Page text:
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United States Department of Agriculture

Agricultural Research Service

Research Project: REDUCING COST OF EFFICIENT BEEF PRODUCTION Title: Effects of adrenocorticotropic hormone and flunixin meglumine on pregnancy retention in beef cows

Author
item Geary, Thomas

Submitted to: Journal of Animal Science
Publication Type: Peer Reviewed Journal
Publication Acceptance Date: August 2, 2011
Publication Date: January 1, 2012
Citation: Geary, T.W. 2012. Effects of adrenocorticotropic hormone and flunixin meglumine on pregnancy retention in beef cows. Journal of Animal Science 90:207-211.

Interpretive Summary: Pregnancy loss in beef cattle after d 28 of gestation is variable, but has been reported to be as high as 14% and has been related to transportation or handling stress. The objective of this study was to mimic a stress response in cows during early pregnancy by activation of the hypophyseal-adrenal axis using ACTH administration and determine the effects of this stress response on pregnancy maintenance. A secondary objective was to determine if pregnancy losses related to stress were mediated via prostaglandin F'' release and whether the prostaglandin synthesis inhibitor flunixin meglumine would attenuate the stress response and suppress serum PGF concentrations to prevent pregnancy loss. Forty non-lactating beef cows that were 34 ± 0.33 d pregnant were used for this study. Cows were randomly assigned to receive ACTH (0 or 0.5 IU/kg BW, i.m.) at 0 and 2 h of the study and flunixin meglumine (0, 1.1, or 2.2 mg/kg BW, i.m.) at 0 h in a 2 x 3 factorial. Blood samples were collected from all cows at 0 h and every 30 min for 4 h to measure serum cortisol and PGF metabolite (PGFM) concentrations. Rectal temperature was collected for each cow at 0, 120, and 240 min. Pregnancy exams were conducted 31 and 58 d after treatment using ultrasound and fetal heartbeat as an indicator of fetal viability. Serum cortisol concentration was affected (P < 0.01) by ACTH, time, and the interaction of ACTH by time, but not flunixin meglumine or any other interactions. Cortisol concentrations increased in serum of ACTH treated cows immediately after ACTH treatment and remained elevated throughout the 4 h sampling period. Serum PGFM concentration was not affected by ACTH or any interactions with ACTH, but was affected (P < 0.01) by flunixin meglumine, time, and the interaction of flunixin meglumine by time. Regardless of dosage (1.1, or 2.2 mg/kg BW), flunixin meglumine decreased serum PGFM concentrations in both ACTH and control cows for the duration of the study. Although ACTH treatment induced a prolonged stress response, none of the cows used in this study lost a pregnancy. We conclude that activation of the hypophyseal-adrenal axis did not cause pregnancy loss in cows during early gestation and that flunixin meglumine treatment suppressed PGFM concentrations in cows, but did not improve pregnancy maintenance. The stress response (as measured by cortisol concentration) induced by ACTH administration exceeded the level of stress that has been reported for cows in the literature. The fact that none of the cows lost a pregnancy suggests that stressors are not a major cause of late embryonic/early fetal pregnancy loss in cattle.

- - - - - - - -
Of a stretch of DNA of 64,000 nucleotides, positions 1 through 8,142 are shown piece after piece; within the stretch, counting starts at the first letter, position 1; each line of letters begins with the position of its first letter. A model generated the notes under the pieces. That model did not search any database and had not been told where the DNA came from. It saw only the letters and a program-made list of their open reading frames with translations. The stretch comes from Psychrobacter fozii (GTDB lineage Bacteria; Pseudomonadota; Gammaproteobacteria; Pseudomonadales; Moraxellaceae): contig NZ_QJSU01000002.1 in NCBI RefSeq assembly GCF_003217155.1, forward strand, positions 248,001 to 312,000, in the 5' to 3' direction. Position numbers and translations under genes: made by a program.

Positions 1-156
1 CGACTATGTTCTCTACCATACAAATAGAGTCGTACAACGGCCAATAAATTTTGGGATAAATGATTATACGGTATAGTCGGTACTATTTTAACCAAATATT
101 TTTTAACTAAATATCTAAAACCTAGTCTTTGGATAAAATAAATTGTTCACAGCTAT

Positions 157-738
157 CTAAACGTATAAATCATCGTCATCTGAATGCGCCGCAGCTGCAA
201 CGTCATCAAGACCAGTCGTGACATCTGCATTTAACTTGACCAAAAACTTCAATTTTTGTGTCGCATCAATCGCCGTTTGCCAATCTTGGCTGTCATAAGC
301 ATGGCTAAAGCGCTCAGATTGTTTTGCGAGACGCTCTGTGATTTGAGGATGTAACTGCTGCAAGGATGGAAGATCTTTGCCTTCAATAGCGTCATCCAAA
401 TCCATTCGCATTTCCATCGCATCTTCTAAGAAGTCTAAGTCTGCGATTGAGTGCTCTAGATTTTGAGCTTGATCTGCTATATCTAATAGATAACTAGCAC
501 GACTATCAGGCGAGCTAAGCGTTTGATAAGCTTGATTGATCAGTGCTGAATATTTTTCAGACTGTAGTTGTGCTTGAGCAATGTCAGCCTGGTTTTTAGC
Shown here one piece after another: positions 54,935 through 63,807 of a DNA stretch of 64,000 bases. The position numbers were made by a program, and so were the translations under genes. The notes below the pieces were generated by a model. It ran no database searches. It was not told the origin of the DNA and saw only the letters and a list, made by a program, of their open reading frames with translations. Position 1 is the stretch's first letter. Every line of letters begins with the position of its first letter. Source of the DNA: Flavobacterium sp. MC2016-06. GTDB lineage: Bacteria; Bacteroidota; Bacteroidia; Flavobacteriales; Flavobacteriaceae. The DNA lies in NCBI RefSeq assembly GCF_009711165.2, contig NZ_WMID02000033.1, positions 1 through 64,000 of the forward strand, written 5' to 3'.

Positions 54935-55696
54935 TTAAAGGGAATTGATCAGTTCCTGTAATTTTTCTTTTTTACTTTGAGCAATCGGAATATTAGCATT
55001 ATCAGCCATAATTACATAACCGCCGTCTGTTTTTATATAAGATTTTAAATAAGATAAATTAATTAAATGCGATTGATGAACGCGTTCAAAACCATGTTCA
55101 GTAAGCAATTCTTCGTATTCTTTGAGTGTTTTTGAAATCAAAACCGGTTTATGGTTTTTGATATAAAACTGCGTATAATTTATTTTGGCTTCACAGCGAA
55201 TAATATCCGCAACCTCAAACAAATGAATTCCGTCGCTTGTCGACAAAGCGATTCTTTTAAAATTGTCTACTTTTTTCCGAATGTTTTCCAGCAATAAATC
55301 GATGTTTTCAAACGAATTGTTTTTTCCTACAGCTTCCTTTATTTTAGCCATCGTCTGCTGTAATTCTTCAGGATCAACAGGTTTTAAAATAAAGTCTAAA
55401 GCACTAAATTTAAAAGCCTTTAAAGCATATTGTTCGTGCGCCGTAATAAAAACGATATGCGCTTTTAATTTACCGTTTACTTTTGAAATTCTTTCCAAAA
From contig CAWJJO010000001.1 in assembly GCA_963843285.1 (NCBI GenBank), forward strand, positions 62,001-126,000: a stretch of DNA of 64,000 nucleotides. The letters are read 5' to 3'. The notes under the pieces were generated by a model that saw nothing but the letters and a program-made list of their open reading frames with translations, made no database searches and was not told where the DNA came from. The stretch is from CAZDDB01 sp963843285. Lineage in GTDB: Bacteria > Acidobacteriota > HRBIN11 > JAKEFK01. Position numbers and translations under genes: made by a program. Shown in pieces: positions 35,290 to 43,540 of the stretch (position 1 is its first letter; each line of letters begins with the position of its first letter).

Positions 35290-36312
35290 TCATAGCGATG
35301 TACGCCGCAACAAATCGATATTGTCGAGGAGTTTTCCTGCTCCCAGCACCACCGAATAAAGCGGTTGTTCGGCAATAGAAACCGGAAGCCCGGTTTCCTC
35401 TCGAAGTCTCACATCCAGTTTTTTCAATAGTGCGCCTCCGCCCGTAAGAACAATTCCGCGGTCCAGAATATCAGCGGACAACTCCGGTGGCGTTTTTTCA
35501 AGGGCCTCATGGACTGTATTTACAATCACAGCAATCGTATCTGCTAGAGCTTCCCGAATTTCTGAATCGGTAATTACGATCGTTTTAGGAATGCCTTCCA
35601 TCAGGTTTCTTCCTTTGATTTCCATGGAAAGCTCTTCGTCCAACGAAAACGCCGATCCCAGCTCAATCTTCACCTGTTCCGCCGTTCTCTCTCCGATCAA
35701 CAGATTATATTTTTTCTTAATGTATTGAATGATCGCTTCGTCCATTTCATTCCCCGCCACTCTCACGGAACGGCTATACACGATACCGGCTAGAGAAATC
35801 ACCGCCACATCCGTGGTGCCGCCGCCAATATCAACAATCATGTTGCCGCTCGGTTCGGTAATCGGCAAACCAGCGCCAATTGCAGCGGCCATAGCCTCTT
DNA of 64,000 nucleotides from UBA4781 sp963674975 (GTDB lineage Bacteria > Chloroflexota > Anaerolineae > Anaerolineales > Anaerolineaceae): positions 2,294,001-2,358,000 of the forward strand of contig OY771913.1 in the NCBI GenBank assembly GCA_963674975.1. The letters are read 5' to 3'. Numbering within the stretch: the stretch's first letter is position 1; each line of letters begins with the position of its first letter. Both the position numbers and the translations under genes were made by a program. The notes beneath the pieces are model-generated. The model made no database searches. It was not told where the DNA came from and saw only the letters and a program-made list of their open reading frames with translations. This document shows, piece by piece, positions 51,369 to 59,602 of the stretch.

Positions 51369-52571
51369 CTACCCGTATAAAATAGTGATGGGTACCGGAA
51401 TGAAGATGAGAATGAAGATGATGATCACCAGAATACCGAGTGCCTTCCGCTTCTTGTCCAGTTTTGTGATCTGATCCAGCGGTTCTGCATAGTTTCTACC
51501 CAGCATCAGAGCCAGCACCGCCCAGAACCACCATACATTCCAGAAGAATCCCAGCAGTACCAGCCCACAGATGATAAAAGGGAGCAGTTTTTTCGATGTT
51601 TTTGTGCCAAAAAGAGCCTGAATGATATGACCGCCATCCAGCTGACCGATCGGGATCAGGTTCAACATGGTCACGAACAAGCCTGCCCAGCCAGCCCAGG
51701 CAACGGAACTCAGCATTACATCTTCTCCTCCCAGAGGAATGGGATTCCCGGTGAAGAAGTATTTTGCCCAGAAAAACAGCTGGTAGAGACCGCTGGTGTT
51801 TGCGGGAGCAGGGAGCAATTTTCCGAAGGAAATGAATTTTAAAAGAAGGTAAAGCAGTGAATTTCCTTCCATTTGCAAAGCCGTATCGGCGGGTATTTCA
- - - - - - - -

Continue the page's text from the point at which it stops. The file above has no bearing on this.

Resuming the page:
Technical Abstract: Pregnancy loss in beef cattle after d 28 of gestation is variable, but has been reported to be as high as 14% and has been related to transportation or handling stress. The objective of this study was to determine effects of ACTH administration on mimicking a stress response and whether this response would affect pregnancy maintenance. A secondary objective was to determine if a single injection of the prostaglandin synthesis inhibitor Flunixin Meglumine would attenuate the stress response and suppress serum PGF concentrations to prevent pregnancy loss. Forty non-lactating beef cows that were 34 ± 0.33 d pregnant were used for this study. Cows were randomly assigned to receive ACTH (0 or 0.5 IU/kg BW, i.m.) at 0 and 2 h of the study and flunixin meglumine (0, 1.1, or 2.2 mg/kg BW, i.m.) at 0 h in a 2 x 3 factorial. Blood samples were collected from all cows at 0 h and every 30 min for 4 h to measure serum cortisol and PGF metabolite (PGFM) concentrations. Rectal temperature was collected for each cow at 0, 120, and 240 min. Pregnancy exams were conducted 31 and 58 d after treatment using ultrasound and fetal heartbeat as an indicator of fetal viability. Serum cortisol concentration was affected (P < 0.01) by ACTH, time, and the interaction of ACTH by time, but not flunixin meglumine or any other interactions. Cortisol concentrations increased in serum of ACTH treated cows immediately after ACTH treatment and remained elevated throughout the 4 h sampling period. Serum PGFM concentration was not affected by ACTH or any interactions with ACTH, but was affected (P < 0.01) by flunixin meglumine, time, and the interaction of flunixin meglumine by time. Regardless of dosage (1.1, or 2.2 mg/kg BW), flunixin meglumine decreased serum PGFM concentrations in both ACTH and control cows for the duration of the study. Although ACTH treatment induced a prolonged stress response, none of the cows used in this study lost a pregnancy. We conclude that activation of the hypophyseal-adrenal axis did not cause pregnancy loss in cows during early gestation and that flunixin meglumine treatment suppressed PGFM concentrations in cows, but did not improve pregnancy maintenance.

Last Modified: 12/28/2014
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